Real-world Experience of Anti–tumor Necrosis Factor Therapy for Internal Fistulas in Crohn's Disease: A Retrospective Multicenter Cohort Study
Internal fistula in Crohn's disease is a condition likely to require surgery, although few reports showed successful medical treatments such as anti–tumor necrosis factor (TNF) therapy. We performed a multicenter retrospective cohort study to investigate the outcome of anti-TNF therapy for internal fistula in Crohn's disease.Methods:
Data were retrospectively collected from patients with Crohn's disease diagnosed with internal fistula treated with anti-TNF agents (infliximab or adalimumab) between January 2002 and November 2015. Need for surgery and fistula closure were assessed as primary and secondary endpoints. Cumulative rate of surgery was evaluated by the Kaplan–Meier analysis. Prognostic factors for the outcomes were also assessed by univariate and multivariate analyses.Results:
A total of 93 Crohn's disease cases were included in the study with a mean follow-up period of 1452.8 days. Fistula locations were entero-entero/colonic (n = 72, 77.4%), enterovesical (n = 16, 17.2%), or enterovaginal (n = 5, 5.4%). Cumulative surgery rate was 47.2%, and fistula closure rate was 27.0% at 5 years from the induction of anti-TNF agents. Lower Crohn's Disease Activity Index and shorter duration from the diagnosis of fistula were independently associated with the lower risk of surgery (P = 0.017 and 0.048, respectively). Single fistula was associated with the successful fistula closure. Second-line surgical treatments were mostly successful for anti-TNF failures.Conclusions:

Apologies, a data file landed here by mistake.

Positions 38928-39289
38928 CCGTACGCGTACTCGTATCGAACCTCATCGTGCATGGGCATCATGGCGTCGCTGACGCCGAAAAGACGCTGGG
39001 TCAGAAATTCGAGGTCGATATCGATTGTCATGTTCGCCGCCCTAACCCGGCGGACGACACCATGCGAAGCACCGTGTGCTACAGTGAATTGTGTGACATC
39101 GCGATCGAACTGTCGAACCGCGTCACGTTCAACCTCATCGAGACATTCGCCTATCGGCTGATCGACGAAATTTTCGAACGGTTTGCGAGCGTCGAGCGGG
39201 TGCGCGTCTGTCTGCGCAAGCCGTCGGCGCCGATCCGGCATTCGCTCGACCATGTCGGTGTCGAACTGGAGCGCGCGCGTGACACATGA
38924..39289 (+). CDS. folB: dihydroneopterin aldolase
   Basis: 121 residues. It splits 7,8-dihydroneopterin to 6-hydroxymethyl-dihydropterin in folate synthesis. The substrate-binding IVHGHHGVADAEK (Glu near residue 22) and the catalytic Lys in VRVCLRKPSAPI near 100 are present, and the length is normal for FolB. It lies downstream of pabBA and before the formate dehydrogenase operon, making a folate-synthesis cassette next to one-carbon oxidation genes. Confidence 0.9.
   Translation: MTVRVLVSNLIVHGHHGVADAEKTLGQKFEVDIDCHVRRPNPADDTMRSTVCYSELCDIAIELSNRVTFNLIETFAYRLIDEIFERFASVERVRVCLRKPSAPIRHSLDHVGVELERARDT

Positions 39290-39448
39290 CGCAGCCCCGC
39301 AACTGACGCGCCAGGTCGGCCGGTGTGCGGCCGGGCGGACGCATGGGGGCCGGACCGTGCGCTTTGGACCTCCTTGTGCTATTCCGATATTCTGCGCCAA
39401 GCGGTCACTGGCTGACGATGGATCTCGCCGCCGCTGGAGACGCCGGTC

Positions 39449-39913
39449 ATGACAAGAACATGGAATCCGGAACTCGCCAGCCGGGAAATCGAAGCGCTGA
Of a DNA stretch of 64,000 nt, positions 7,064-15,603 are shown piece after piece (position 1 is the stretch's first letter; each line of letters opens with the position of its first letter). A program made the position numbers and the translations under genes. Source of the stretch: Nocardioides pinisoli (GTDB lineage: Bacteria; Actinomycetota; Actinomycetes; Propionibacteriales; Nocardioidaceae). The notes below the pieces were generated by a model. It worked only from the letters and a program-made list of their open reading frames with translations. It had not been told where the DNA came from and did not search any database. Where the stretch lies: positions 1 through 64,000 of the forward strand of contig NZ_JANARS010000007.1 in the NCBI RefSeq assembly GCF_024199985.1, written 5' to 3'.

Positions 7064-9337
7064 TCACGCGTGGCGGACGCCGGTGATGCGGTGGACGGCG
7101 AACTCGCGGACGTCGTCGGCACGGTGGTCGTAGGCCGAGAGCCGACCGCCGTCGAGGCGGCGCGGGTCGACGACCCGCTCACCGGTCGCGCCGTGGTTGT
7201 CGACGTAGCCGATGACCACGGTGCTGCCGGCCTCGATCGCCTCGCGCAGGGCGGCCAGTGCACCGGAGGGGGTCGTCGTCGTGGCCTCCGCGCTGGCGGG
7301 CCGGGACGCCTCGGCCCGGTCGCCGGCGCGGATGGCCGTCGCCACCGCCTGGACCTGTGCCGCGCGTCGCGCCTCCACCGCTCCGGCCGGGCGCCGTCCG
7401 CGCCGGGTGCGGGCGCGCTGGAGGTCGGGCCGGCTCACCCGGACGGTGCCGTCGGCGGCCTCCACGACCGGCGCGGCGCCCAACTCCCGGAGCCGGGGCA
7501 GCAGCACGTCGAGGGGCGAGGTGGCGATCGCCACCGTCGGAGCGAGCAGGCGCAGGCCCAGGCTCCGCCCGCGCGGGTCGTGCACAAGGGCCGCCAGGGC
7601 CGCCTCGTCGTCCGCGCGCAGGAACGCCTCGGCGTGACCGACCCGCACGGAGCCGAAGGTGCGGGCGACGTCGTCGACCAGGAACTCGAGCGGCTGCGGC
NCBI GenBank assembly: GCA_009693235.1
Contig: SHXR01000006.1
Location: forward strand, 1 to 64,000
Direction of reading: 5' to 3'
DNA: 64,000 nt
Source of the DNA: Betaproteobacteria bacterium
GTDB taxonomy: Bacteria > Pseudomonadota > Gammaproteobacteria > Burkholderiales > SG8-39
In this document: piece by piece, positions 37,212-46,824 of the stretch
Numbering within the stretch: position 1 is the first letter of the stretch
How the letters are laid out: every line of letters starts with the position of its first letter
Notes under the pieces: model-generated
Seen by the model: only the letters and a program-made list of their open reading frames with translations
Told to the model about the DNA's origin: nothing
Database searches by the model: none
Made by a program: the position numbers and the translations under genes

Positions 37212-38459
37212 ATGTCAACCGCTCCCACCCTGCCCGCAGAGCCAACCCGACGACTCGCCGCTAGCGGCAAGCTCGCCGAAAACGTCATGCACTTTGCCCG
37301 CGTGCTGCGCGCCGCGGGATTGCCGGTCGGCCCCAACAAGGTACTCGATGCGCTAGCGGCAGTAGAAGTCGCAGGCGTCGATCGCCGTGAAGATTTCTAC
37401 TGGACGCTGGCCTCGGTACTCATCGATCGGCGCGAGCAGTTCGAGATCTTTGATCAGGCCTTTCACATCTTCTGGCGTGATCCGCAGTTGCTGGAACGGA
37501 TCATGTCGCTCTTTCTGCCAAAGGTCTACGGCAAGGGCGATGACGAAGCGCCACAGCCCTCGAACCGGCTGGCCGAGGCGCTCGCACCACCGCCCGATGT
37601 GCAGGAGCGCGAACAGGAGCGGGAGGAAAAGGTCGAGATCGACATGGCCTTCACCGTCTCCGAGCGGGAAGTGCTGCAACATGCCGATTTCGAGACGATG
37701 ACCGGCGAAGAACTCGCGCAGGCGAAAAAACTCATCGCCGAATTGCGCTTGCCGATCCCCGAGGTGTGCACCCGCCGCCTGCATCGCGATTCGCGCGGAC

In the present retrospective cohort study, approximately half of patients with internal fistulas avoided surgery for long periods. It may be reasonable to treat quiescent single internal fistulas with anti-TNF agents soon after the diagnosis of internal fistulas.